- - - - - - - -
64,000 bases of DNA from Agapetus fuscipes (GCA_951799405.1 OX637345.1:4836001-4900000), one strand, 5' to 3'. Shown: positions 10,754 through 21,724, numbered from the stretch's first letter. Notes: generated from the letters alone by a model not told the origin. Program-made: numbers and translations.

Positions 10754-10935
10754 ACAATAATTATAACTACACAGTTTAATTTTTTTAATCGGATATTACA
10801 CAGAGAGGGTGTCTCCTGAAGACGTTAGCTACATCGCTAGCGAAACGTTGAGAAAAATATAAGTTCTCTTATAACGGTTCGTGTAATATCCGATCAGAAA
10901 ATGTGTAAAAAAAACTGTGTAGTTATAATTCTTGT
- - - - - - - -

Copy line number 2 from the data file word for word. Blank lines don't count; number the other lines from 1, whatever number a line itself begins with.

Positions 10754-10935